Now, in Africa, we're back to base one. Anything or anyone could get a hold of people who have never had a computer before and have no preferences because they are "used" to a certain flavor or appearance of the OS. There, every OS, every piece of hardware is on equal ground, provided it's affordable.

    NDAs and CS software would start to build the foundation of yet another monopoly there. With OS, it is way harder, CS gives you an edge over your competitors. And once the people get "used" to having this kind of chip or that kind of software on their PC, the lock in has started.

    So even if it means only 90 out of 100 kids instead of all of them get a PC, OS is the right way to choose in the long run. Just trying to push a computer into every hand right now is quite shortsighted, simply because with CS you're just handing over yet another market to vendor lock in.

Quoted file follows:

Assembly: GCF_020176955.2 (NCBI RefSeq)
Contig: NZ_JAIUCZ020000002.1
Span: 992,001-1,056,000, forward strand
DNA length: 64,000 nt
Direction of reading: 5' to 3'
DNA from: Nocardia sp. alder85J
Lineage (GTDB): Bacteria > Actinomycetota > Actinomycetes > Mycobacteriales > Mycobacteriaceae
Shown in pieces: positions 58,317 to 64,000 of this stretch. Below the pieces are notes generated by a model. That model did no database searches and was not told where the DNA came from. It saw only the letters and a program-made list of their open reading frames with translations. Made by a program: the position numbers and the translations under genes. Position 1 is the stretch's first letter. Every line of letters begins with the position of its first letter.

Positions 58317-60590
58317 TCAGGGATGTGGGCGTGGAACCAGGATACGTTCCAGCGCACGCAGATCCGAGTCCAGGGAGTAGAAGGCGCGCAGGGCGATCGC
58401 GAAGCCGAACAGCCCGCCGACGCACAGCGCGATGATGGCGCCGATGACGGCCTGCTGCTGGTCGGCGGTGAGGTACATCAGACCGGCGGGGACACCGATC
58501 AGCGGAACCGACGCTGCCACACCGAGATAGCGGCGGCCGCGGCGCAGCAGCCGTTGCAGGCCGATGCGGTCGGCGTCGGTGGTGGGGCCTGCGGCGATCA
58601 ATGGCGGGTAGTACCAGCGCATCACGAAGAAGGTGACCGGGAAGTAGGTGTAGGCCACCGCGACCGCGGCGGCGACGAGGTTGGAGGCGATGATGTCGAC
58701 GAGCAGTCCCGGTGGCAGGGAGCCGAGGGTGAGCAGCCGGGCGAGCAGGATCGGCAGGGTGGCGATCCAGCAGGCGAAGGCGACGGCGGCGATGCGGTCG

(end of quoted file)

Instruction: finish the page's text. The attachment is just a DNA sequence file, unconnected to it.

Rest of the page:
• While I agree with your post, this debate isn't about open source vs closed source. It's really about open documentation vs closed documentation.

      1. Theo doesn't care so much whether or not the firmware is closed, as long as documentation is available without an NDA, so that anyone can write and maintain a driver, and as long as the binary firmware is redistributable.
      2. Jim Getty has made clear that work is under way to create open source firmware so that the Marvell solution will in fact be completely open s
    • Re: (Score:3, Insightful)

      by cgenman (325138)
      What is the primary goal of the project, and the secondary?

      If your goal is to put computers in the hands of people because it empowers them to explore their world, then that is your goal. If your goal is the spread of open source software, then that is your goal.